On February 1, 1982, respondent filed a motion for an order to impose sanctions under Rule 104(c). Petitioner did not appear at the hearing on this motion on February 17, 1982, during which respondent's counsel stated that no criminal investigation of petitioner was pending. By order dated February 17, 1982, the Court continued respondent's motion until the calendar call at the St. Paul, Minn., trial session of the Court on March 22, 1982, so that petitioner would have one further opportunity to produce the requested documents. This order recited that counsel for respondent in open court had stated unequivocally that there was now no criminal investigation pending against petitioner, and that the Court had again found that there was no basis for petitioner's continued refusal to comply with the order to produce. The order specifically admonished petitioner that unless he complied with the order to produce books and records by March 10, 1982, the Court would be disposed, at the March 22, 1982, calendar call, to grant respondent's motion to impose sanctions, and that this action would have the effect of a determination that the deficiencies and sections 6653(b) and 6654 additions to the tax asserted by respondent were correct.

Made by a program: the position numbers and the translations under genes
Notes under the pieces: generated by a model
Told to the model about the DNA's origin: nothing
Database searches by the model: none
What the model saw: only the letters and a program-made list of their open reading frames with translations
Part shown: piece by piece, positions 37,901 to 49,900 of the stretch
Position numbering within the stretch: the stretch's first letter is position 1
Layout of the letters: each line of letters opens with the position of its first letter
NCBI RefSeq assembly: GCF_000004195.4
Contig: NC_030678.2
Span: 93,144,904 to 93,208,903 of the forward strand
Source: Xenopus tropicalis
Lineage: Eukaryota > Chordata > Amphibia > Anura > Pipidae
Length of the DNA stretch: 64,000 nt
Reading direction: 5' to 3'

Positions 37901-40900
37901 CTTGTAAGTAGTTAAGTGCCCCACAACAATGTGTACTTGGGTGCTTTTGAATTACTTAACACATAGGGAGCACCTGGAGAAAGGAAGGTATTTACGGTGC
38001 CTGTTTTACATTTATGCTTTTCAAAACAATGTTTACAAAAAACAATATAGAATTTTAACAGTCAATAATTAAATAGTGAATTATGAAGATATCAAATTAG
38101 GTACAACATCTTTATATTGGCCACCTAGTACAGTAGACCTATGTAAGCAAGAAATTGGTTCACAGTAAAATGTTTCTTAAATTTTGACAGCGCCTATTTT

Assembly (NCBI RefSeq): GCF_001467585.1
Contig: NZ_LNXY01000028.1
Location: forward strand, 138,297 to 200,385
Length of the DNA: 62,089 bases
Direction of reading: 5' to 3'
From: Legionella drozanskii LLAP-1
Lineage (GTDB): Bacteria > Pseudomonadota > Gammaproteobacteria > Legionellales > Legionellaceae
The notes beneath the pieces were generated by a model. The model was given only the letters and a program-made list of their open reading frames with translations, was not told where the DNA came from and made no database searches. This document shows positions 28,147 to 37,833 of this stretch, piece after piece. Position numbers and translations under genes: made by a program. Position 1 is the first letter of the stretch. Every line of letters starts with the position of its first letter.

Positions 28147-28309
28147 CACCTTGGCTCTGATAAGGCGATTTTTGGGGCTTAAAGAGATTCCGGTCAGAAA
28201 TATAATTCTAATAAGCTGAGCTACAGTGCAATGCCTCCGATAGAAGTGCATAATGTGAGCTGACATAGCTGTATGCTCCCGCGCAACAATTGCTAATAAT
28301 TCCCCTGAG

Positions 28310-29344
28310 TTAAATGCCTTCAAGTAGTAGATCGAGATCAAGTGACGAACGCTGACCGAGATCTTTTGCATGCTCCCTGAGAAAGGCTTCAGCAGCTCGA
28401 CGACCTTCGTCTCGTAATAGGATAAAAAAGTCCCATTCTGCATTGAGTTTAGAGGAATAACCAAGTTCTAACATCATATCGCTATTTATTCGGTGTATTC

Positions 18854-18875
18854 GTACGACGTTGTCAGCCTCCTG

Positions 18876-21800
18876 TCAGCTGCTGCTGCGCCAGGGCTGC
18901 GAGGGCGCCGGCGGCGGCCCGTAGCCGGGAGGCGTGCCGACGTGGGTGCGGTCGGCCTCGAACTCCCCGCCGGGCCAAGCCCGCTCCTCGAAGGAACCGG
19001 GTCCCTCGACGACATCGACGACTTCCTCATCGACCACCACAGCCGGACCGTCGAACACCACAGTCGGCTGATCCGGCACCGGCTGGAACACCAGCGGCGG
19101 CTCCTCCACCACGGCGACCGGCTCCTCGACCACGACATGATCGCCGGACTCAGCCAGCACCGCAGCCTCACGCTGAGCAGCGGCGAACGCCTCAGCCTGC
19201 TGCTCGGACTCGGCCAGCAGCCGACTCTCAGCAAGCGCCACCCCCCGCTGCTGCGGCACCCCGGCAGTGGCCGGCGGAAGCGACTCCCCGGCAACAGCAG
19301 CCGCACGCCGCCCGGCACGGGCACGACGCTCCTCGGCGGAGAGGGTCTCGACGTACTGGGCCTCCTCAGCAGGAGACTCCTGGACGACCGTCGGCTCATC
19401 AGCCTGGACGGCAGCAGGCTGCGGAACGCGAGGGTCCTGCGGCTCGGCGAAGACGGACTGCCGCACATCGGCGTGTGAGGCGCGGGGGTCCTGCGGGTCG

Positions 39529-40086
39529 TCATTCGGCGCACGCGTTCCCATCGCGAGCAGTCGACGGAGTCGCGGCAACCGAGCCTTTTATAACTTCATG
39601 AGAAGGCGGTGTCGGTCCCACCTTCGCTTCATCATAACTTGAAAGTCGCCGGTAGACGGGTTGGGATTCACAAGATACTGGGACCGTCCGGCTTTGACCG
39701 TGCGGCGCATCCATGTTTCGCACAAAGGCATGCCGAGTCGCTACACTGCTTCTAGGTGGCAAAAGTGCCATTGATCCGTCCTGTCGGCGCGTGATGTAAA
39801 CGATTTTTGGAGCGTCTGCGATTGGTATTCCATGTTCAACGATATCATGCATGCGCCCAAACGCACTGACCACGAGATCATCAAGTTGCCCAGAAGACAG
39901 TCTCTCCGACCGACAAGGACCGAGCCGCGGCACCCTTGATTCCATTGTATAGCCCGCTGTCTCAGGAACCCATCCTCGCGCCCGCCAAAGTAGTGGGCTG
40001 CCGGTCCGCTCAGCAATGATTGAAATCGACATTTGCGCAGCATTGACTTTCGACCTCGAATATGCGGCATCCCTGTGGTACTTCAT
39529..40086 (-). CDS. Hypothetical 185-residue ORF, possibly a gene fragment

Petitioner did not comply with this order. At the March 22, 1982, hearing, he appeared and again invoked the privilege against self-incrimination but would not give any factual basis for this claim except that two agents of the Criminal Investigation Division had previously investigated him. Respondent advised that there had once been a criminal investigation of petitioner for the years in issue but that the Criminal Investigation Division had declined to pursue a criminal investigation for a variety of policy reasons, and that there was at the time of the hearing no pending or threatened criminal investigation. Petitioner nevertheless declined to proceed or to produce his books and records.

Privilege Against Self-Incrimination